Saturday, April 22, 2006

Army Pvt. Michael E. Bouthot

Remember Our Heroes

Army Pvt. Michael E. Bouthot, 19, of Fall River, Mass.

Pvt Bouthot was assigned to the 1st Squadron, 67th Armored Battalion, 2nd Brigade Combat Team, 4th Infantry Division, Fort Hood, Texas; died of injuries sustained April 22 when an improvised explosive device detonated near his Humvee causing a fire during combat operations in Baghdad. Also killed were: Pfc. Jacob H. Allcott, Sgt. Kyle A. Colnot and Spc. Eric D. King. -- FALL RIVER — When Army Pvt. Michael E. Bouthot was a senior at Diman Regional Vocational-Technical High School, he had two wishes, school officials said.

He was determined to earn his diploma to make his mother proud, and he wanted to serve his country.

On Saturday — two years after his graduation from Diman Voc-Tech — the 19-year-old, along with three other soldiers, died when an improvised explosive device detonated near their armored vehicle. The explosion caused a fire as they were on combat operations in Baghdad, Iraq, the Department of Defense reported yesterday.

Killed in addition to Pvt. Bouthot were Sgt. Kyle A. Colnot, 23, of Arcadia, Calif.; Spc. Eric D. King, 29, of Vancouver, Wash.; and Pfc. Jacob H. Allcott, 21, of Caldwell, Idaho. All four soldiers were assigned to the 1st Squadron, 67th Armored Battalion, 2nd Brigade Combat Team, 4th Infantry Division, Fort Hood, Texas.

Pvt. Bouthot is the eighth soldier from Southeastern Massachusetts to die in the Iraq war and the second this month. Marine Lance Corporal Patrick J. Gallagher of Fairhaven died April 2.

While at Diman, Mr. Bouthot was a student in the culinary arts program and his teachers felt he had a future in the business.

"He had all the tools, all the training for it," said Brian S. Bentley, assistant superintendent and director/principal at Diman.

But instead of working in the food industry, Pvt. Bouthot "wanted to go into the military to make his country proud," Mr. Bentley said.

Paul Bertoncini, a baking instructor at Diman, said that, prior to enlisting, Mr. Bouthot had been working as a short-order cook at different restaurants in Fall River.

During a post-graduation visit to Diman, "I remember he shook my hand and said he was going into the military," said Edward A. Kerr, a teacher and the department chairman of the culinary arts program. "Little did we know then."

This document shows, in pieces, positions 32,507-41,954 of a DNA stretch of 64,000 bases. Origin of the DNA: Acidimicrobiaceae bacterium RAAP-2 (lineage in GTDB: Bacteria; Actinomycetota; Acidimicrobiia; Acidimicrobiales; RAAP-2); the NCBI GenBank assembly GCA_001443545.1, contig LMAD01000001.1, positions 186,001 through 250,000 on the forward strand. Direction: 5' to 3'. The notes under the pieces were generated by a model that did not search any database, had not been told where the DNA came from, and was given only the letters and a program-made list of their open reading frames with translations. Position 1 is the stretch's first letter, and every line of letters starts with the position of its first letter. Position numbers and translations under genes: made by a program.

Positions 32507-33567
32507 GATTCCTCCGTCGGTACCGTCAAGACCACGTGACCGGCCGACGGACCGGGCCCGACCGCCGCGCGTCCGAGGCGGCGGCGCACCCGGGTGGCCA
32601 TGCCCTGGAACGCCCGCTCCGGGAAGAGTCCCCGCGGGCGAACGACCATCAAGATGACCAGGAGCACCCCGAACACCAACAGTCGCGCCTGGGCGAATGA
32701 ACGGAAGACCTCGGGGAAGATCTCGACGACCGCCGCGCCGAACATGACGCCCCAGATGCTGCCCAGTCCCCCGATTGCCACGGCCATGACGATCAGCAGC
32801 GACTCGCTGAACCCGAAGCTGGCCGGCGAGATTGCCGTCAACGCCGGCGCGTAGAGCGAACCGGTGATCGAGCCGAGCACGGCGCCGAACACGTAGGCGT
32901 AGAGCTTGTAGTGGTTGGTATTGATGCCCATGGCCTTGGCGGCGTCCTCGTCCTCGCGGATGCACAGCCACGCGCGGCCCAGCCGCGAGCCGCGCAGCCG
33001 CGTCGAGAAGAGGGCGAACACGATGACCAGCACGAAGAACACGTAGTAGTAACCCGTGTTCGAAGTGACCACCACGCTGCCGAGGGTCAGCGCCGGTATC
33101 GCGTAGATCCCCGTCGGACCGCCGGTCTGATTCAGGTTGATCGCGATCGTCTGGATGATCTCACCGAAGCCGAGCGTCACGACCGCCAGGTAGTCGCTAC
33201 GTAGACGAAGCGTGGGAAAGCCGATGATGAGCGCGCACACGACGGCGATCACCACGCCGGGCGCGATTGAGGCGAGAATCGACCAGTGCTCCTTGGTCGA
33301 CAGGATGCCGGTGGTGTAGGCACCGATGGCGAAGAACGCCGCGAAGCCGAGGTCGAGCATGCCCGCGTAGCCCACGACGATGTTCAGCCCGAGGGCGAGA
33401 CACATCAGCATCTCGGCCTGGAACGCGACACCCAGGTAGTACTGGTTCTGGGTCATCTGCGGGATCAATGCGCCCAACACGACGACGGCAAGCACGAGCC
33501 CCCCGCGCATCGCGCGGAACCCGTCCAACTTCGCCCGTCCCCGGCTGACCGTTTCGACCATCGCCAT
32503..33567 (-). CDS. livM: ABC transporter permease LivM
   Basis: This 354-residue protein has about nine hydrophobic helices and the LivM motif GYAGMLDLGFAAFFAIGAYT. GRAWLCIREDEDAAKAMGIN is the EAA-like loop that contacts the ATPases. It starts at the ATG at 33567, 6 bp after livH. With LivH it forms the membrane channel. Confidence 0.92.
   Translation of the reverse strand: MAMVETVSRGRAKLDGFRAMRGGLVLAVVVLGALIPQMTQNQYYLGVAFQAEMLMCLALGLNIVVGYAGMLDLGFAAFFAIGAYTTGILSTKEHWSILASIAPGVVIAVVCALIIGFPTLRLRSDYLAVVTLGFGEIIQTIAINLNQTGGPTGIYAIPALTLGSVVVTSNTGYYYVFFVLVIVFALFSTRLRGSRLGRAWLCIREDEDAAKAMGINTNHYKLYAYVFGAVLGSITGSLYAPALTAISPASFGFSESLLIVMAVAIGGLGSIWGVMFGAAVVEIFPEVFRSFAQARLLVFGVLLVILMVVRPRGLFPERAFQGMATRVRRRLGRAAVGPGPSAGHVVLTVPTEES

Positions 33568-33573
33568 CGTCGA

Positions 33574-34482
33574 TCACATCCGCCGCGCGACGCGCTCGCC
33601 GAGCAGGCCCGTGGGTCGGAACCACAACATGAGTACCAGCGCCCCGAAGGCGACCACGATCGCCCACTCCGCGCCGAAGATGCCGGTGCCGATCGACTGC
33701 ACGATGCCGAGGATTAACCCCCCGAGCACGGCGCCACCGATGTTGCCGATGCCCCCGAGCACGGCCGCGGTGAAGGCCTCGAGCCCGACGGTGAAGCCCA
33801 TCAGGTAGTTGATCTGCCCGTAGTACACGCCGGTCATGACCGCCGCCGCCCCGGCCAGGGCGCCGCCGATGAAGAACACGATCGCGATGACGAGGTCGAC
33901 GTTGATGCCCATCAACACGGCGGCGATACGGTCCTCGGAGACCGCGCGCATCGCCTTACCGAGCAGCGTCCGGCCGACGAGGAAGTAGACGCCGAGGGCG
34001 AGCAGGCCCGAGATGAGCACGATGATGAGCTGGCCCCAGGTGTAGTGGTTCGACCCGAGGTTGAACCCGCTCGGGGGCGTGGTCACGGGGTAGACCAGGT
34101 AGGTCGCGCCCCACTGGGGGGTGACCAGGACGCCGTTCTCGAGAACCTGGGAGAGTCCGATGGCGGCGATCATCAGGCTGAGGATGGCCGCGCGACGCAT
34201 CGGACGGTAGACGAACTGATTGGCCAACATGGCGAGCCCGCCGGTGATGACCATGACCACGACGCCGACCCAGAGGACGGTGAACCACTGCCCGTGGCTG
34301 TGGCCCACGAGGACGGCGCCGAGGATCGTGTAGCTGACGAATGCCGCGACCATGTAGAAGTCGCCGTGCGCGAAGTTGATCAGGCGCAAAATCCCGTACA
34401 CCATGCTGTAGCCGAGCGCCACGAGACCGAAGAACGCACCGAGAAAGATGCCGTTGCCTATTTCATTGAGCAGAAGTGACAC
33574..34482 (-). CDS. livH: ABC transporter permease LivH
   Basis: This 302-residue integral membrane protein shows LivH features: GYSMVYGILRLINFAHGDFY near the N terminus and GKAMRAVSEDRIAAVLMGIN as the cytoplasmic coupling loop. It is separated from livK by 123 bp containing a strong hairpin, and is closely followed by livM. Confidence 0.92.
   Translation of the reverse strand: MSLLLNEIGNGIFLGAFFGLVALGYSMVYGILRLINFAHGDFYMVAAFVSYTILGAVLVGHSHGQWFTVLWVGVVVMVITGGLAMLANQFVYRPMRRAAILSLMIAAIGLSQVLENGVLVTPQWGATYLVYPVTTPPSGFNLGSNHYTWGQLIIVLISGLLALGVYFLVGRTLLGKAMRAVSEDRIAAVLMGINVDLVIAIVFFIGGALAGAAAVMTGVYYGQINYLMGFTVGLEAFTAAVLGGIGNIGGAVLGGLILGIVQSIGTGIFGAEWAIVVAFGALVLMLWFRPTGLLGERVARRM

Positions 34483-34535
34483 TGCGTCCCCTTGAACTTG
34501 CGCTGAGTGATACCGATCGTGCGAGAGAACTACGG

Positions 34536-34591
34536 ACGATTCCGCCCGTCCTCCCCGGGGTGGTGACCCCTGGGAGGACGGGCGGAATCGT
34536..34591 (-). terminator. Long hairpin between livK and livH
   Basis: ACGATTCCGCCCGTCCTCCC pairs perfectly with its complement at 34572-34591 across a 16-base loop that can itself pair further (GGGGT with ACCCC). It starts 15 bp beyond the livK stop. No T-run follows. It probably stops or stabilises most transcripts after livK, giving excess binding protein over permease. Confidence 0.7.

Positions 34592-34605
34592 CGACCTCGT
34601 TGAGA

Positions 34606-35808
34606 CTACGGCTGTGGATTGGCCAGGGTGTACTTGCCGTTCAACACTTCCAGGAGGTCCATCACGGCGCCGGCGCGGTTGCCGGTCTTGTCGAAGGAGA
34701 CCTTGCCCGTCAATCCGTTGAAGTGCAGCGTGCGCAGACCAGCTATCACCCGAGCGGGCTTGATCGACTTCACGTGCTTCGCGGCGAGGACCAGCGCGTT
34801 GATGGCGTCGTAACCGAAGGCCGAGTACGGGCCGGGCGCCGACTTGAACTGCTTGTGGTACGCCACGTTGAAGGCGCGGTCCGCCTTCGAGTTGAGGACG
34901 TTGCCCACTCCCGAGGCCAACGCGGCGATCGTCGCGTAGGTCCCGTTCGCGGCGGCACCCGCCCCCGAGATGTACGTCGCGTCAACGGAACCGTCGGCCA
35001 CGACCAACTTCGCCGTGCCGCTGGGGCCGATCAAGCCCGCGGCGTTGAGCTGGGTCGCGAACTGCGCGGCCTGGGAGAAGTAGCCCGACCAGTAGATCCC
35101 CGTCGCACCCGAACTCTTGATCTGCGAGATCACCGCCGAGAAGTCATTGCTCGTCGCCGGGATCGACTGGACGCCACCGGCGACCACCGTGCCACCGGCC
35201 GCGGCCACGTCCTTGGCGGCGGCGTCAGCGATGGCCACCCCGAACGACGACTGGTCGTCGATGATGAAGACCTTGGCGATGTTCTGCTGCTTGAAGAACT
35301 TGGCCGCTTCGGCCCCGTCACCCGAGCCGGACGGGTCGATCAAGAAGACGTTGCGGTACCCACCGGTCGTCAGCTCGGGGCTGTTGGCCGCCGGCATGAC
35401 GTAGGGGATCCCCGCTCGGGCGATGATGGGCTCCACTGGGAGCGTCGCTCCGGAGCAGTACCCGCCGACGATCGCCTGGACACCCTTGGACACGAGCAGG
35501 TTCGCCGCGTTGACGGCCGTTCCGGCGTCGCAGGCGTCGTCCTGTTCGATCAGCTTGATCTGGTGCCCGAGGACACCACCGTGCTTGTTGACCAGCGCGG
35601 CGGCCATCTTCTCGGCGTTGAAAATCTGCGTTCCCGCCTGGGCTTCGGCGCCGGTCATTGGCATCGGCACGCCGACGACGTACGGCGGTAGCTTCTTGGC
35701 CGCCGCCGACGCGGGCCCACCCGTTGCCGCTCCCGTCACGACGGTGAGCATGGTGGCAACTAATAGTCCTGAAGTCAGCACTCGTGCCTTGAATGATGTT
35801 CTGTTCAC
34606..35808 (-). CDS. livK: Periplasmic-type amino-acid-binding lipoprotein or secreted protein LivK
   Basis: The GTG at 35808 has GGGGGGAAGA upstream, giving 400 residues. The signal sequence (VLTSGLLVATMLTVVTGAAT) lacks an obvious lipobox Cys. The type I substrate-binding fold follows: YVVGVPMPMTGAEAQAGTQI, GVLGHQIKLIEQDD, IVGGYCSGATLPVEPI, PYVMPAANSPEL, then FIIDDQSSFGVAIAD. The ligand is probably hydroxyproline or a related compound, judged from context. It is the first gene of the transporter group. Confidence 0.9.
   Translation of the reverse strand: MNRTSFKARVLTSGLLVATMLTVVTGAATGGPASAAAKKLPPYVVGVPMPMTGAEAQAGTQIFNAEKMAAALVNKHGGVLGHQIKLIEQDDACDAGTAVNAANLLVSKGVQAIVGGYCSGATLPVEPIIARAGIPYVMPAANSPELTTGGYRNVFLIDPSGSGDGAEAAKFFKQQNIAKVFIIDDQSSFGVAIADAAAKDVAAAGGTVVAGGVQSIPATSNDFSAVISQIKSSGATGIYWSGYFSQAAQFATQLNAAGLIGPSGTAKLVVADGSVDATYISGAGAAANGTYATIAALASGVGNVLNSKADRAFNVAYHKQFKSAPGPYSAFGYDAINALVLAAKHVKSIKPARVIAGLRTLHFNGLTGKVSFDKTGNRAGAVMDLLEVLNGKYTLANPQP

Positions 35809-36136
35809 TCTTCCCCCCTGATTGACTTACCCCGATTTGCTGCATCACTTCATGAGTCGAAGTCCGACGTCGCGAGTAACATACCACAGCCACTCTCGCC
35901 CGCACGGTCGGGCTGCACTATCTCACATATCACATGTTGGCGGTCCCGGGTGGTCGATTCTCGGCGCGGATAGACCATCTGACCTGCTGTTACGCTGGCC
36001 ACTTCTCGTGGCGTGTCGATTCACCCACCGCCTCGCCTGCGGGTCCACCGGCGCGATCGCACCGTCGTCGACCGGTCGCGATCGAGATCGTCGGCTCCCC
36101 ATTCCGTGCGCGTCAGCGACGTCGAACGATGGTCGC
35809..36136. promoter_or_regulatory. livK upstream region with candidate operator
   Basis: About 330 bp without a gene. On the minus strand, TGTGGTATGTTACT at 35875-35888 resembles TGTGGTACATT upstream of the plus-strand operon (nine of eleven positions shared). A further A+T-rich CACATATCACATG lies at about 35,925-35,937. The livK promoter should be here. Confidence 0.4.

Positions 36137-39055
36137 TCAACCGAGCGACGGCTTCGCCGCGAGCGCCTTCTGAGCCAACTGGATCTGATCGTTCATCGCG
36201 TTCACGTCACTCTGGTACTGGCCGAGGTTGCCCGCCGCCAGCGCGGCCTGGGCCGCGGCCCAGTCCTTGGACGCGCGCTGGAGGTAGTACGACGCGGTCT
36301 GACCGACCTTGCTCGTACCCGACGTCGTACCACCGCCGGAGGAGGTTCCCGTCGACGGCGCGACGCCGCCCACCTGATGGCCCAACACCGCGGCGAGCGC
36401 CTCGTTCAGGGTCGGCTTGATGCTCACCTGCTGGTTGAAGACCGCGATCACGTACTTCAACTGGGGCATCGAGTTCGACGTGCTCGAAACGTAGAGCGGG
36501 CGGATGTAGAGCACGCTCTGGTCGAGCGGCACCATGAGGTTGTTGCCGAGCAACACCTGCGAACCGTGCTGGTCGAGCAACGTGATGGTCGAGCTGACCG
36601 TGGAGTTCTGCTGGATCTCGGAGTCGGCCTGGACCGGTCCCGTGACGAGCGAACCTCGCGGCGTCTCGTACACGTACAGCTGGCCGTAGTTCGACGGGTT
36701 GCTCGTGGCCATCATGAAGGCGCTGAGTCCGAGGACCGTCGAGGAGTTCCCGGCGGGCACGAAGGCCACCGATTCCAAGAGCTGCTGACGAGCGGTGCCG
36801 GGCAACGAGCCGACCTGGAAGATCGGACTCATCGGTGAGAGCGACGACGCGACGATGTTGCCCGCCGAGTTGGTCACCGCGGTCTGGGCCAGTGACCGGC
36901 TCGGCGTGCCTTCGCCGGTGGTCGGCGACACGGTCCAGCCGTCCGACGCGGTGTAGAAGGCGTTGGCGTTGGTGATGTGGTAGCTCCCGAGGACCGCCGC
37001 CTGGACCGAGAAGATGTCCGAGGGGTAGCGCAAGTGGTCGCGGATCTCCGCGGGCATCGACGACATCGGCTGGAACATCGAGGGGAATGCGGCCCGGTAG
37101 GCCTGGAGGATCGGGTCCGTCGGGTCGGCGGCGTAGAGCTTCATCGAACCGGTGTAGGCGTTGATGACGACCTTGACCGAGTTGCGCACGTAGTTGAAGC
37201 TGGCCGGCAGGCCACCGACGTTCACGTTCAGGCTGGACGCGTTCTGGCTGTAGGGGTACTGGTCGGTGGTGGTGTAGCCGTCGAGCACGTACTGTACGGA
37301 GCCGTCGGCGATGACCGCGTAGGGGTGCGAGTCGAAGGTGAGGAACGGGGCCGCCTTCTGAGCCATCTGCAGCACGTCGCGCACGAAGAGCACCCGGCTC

In an e-mail, a friend, Kyle Stankiewicz, told The Standard-Times that Mr. Bouthot joined the Army right after he joined the Navy.

"I'm not sure what else to say right now, except that Mike was proud to serve. I'm proud to say that he's my friend," said Mr. Stankiewicz. "He died like a soldier ... with his boots on.

"And in the end, it wasn't the Army, or oil, or the president he died for ... when ya break it down to the nitty gritty ... he died for us ... and for the future of both our country and Iraq," Mr. Stankiewicz said.

Diman officials notified staff about Mr. Bouthot's death and lowered flags at the school to half-staff yesterday morning.

School officials and friends described the young soldier as a likeable, easy-going person, prone to typical teenage excesses.

"He was always laughing and making us laugh," said Nathan Champigny of Fall River, a 17-year-old Diman student.

"There was never a dull moment with Michael," said Ashley Page of Fall River, also a 17-year-old student at Diman.

"You could depend on him to make you laugh. He was a goofball and a damn good one," Jon Durette said in an e-mail to The Standard-Times.

The students interviewed yesterday, who are younger than Pvt. Bouthot, didn't know he had joined the Army and were shocked to learn of his death.

"I still can't believe it," said Emmanuel DelValle, an 18-year-old Diman student from Fall River.

Pvt. Bouthot, the son of Larry and Susan Bouthot, graduated one year after his sister, Amy, who was in the painting and decorating program at Diman, school officials said.

He struggled with his studies but was never troublesome with his teachers, they said.

"That diploma didn't come easily," said Rogerio Ramos, superintendent-director. "It was well-earned."

Pvt. Bouthot was dedicated to the culinary program at Diman, loved hard rock or what his friends called "head-banging music," and also sang and played the drums in local bands.

His teachers said his outgoing personality made him "a born leader" with his peers.

Mr. Bertoncini and Mr. Kerr described him as "free spirit and a character.

"He was well-liked. Even if he screwed up, you couldn't stay mad at him," Mr. Bertoncini said, a sad smile coming to his face as he recalled his former student.

"He had his ways. He had his opinions and he wasn't afraid to express them," Mr. Bentley said. "But he was just a good kid. I can't express it enough. He was just a good kid. "It's very tragic," he said.

Mr. Kerr said Pvt. Bouthot, who was two months shy of his 20th birthday, is the third student of his to die before they got out of their teens; the other two died of natural causes.

"Now Michael," he said. "It's been very difficult. How many teachers have (lost) three students in this program?"

Mr. Ramos said school officials expect more students to speak with guidance counselors as they learn the news.

"We send our condolences to his family and friends," Mr. Ramos said. "We're saddened at the news of his death.

"We're also proud to say he graduated from Diman and served his country well."

Pvt. Bouthot's family has asked for privacy and declined a request for an interview.

Major Winfield S. Danielson III, public affairs officer for the Massachusetts National Guard, said Pvt. Bouthot's wake and funeral will be closed to all but family and friends.

Army Pvt. Michael E. Bouthot was killed in action on 04/22/06.


Anonymous said...

I love and miss my lil' brother mike so much......Joe :(

Anonymous said...

rock on mikey b.